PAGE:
Table 2. Comparison of mycotoxin analysis methods available in laboratory

MethodType of feedProsConsCost estimate
ELISA1Grains only



Detects only one mycotoxin at a time

Cannot be used for silage and hay

Does not provide a quantitative value





Provides quantitative values

Can detect more than one mycotoxin

High cost$100-150/
1-10 mycotoxins




Provides quantitative values

Detects several mycotoxins per test

High cost$140-350/
10-50 mycotoxins
HPLC of the serum or plasmaSerum or plasmaDetects deoxynivalenol (DON) and its metabolite (DOM-1)Metabolic variations of the animal$75/DON + DOM-1

1ELISA: double antibody enzyme immunoassay; 2hplc: high performance liquid chromatography; 3lc/ms/ms: liquid chromatography combined with mass spectrometry

The ELISA method

To detect the presence of the most common mycotoxins in grains – for example DON and ZEA – the ELISA method is the fastest and most affordable option. However, if the exact concentration of mycotoxins in the feed is required, then one of the other two methods should be used. Due to its heterogeneous and organic acid-rich composition, the ELISA method is not suitable for the analysis of silage.

The HPLC and LC/MS/MS methods

Although more expensive, high performance liquid chromatography (HPLC) has the advantage of being suitable for all types of feeds. In addition, it can provide a quantitative measurement of mycotoxins, but only for about ten of them. For a more thorough analysis, the HPLC method combined with mass spectrometry (LC/MS/MS) is preferable. Although this option is the most expensive, it is also the most precise and exhaustive. Beyond the choice of the analytical method, it is important to remember that the reliability and validity of the results depends greatly on the quality of sampling.

What are the contamination levels of concern in feeds?

The presence of mycotoxins in feed is common, but toxic effects are generally only apparent above a certain threshold concentration in the ration.

Table 3 shows the concentrations at which noticeable signs can be expected, depending on the type of mycotoxin and the stage of development of the animal.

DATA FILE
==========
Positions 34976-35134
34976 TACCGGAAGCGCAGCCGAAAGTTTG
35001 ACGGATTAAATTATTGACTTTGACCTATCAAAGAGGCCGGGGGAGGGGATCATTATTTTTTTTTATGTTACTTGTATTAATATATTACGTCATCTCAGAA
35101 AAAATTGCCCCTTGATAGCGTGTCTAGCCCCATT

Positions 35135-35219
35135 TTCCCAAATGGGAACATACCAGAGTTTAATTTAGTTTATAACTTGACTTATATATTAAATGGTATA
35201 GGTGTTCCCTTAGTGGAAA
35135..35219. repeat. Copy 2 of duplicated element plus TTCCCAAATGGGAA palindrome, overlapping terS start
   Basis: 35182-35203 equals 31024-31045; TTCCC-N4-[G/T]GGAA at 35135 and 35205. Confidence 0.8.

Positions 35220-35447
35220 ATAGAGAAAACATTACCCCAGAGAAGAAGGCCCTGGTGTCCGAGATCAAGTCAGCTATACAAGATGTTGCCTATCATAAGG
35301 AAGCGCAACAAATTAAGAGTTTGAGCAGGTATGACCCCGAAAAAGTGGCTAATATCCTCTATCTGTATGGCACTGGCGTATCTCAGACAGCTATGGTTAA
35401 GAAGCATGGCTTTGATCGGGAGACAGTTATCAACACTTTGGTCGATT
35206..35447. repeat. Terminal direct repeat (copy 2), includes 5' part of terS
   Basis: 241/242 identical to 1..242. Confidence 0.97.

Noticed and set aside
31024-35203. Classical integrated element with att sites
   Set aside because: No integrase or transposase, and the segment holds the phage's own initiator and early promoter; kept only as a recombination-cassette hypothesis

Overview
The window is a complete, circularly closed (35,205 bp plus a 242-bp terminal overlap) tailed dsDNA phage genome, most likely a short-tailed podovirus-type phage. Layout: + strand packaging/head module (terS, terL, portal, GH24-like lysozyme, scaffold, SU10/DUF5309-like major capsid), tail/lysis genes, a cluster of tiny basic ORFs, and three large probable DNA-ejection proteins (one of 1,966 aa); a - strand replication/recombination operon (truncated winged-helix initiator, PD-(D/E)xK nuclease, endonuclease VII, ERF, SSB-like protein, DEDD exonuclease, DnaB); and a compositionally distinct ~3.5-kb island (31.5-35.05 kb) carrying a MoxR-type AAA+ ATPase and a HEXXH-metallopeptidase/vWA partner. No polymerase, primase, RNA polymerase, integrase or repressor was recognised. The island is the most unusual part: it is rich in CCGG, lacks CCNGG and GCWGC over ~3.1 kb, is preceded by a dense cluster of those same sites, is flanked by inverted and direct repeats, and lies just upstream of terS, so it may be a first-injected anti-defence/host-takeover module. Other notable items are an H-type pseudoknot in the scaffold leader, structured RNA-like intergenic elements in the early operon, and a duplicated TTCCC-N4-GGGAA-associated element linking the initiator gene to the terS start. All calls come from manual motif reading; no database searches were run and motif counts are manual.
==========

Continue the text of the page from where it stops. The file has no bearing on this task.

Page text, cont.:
Table 3. Concentration thresholds of concern (PPM) on a dry matter (DM) basis for major mycotoxins in dairy and beef cattle feed

Mycotoxins Development stage Maximum concentration (PPM) on a DM basis Reference
Dairy cattle Beef cattle
Deoxynivalenol (DON) and its derivatives
Lactation 1 5 FDA, EC, CFIA
Calf < 3 months 2 2 FDA, EC, CFIA
Calf > 3 months 5 5 FDA, EC, CFIA
Fumonisins (FUM)
Lactation 30 30 FDA
Calf < 3 months 10 10 FDA
Calf > 3 months 30 60 FDA
Zearalenone (ZEA)
Lactation 2-4 5-10 MO
Calf < 3 months 0.5 0.5 EC
Calf > 3 months 0.5 0.5 EC
Lactation 0.1 0.1
Calf < 3 months 0.025 0.1 CFIA
Calf > 3 months 0.025 0.1 CFIA

PPM : Part per million ; CFIA : Canadian Food Inspection Agency ; FDA: U.S. Food and Drug Administration ; EC : European Commission; MO : University of Missouri Veterinary Medical Diagnostic Laboratory ; ND : North Dakota State University Veterinary Diagnostic Laboratory

These concentration thresholds of concern make it possible to determine the extent of the contamination of a feed, to assess the risk that it poses to the health and productivity of the animals and to decide on the actions to be taken, if necessary.

This is why it is relevant to choose a testing method that not only identifies the mycotoxins involved, but also assesses the extent of their presence in the feed.

Since several factors influence the onset and intensity of toxic effects, it is possible to detect signs at lower concentrations. Likewise, the absence of signs is possible even when the measured amount is above the threshold of concern.

This project is funded through the Innov’Action agri-food program under the Canadian Agricultural Partnership, as part of an agreement between the governments of Canada and Quebec.


By Younès Chorfi, Maxime Leduc and Julie Baillargeon